This is the art of learning.

    Where is the teacher in all of this? In my opinion, the teacher, first and foremost, keeps the play space clean. In a highly technological world, this can be a real challenge. Secondly, the teacher makes sure that Boxes A and B both stay open so that the child can access them when needed. Perhaps most important, when a child spends way too much time in Box A, for whatever reason, the teacher gently takes the child to Box B and shows her its delights. This might mean that the teacher will, for a time, need to spend some significant time in the Learning Space with the child, helping the child explore whatever it is that has been taken out of Box B.

    The teacher does not, by the way, ever, ever write a list of what is in Box B while keeping Box B closed. This is not learning, this is teaching to the test. Children are not robots that we can, for show and affirmation, program to list off the contents of Box B in order to pretend they are actually in Box A.

    Creative Tension

    I loved that Hicks mentioned the issue of tension. If you homeschool, there is tension in your home. People don’t usually tell you this, but it is true. After reading Hicks, I would say there are three types of tension, which will occur in any model of education, from the one-room schoolhouse, to the big government institution, to the homeschooling of one single solitary child:

    1. Boredom. This is when the child is forced, for whatever reason, to continually sort through Box A. They are bored out of their minds, and they will start to act up or act out in some way. Perhaps the almighty State has said to the child, “You are in first grade. This is first grade work. Whatever you are interested in beyond first grade standards will have to wait.” Or perhaps the family has not kept open any access to Box B. Perhaps the shelves are filled only with First Grade books and when the child looks longingly at Treasure Island he is told to wait until he is older because he couldn’t possible understand its contents, so why should he try?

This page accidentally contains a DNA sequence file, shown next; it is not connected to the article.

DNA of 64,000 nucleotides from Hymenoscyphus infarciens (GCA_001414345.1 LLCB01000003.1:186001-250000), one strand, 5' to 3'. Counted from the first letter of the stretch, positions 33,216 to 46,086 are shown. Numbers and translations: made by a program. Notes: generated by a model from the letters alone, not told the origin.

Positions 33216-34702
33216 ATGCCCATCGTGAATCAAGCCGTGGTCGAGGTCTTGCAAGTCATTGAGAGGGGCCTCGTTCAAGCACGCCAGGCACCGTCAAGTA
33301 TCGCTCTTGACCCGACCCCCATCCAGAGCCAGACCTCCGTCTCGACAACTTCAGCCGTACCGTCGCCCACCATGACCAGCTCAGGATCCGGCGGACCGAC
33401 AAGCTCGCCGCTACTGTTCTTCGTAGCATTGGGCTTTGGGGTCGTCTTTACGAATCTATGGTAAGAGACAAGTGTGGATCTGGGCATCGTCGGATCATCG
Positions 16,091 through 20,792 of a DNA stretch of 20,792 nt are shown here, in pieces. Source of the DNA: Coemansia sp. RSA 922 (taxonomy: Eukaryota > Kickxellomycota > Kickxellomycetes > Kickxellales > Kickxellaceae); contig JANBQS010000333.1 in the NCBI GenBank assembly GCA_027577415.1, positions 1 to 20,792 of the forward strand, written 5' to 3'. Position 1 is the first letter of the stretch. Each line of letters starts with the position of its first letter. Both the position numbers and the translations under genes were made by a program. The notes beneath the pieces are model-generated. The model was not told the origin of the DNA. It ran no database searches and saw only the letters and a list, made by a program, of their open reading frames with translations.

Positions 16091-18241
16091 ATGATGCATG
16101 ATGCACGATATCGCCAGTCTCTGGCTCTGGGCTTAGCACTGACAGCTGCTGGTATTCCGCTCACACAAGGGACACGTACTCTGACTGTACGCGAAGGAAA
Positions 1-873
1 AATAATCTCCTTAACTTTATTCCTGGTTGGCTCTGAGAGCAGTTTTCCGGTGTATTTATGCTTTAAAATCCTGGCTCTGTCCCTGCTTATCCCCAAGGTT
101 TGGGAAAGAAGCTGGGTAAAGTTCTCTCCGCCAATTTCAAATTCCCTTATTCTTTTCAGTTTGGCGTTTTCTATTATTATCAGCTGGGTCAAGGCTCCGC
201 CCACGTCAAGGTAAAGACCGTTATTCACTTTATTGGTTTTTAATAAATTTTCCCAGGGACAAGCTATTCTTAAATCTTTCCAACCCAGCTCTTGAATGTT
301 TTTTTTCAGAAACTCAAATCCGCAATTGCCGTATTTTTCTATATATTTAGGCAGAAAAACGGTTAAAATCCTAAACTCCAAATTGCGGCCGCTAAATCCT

2. Frustration. This is when the child is too deep into Box B and he’s drowning. He literally can’t do the work, and he feels like a failure. His biggest desire is to quit. Perhaps his reading level was high and so the school moved him up two grades, but every subject other than reading is another opportunity for failure. Or perhaps he is told that he must do a certain type of math at the age of eight regardless of whether or not his mind is quite ready for it. Or perhaps it has been so long since he has seen his Box A that it is shrinking to such a degree that anything he tries to bring over from Box B has no place, nowhere to fit, and so it bounces back out and we sigh and say that for this child “nothing seems to stick.” Or perhaps the teacher has not maximized the playing space in some way, and so there is nowhere for the child to go with anything he occasions to grab from Box B, which is a different sort of failure, but failure nonetheless.
    3. Creative Tension. This is where the fun happens. If we can do our jobs as teachers, the children expend their energy bringing ideas from Box B and, after playing with them, finding them a place in their beloved Box A. We can call this tension, though, because sometimes the child will have to be forced to complete what they started. Sometimes, they will have to fight to master an idea from Box B. Children are not naturally virtuous, but they can become virtuous through practice. We teachers may have to help them practice perseverance, or bravery in grabbing something particularly challenging from Box B in the first place. With some children, we might have to grab something from Box B for them and inform them that it is time. The key is to do this while maintaining the creative tension rather than ending up over in the frustration category.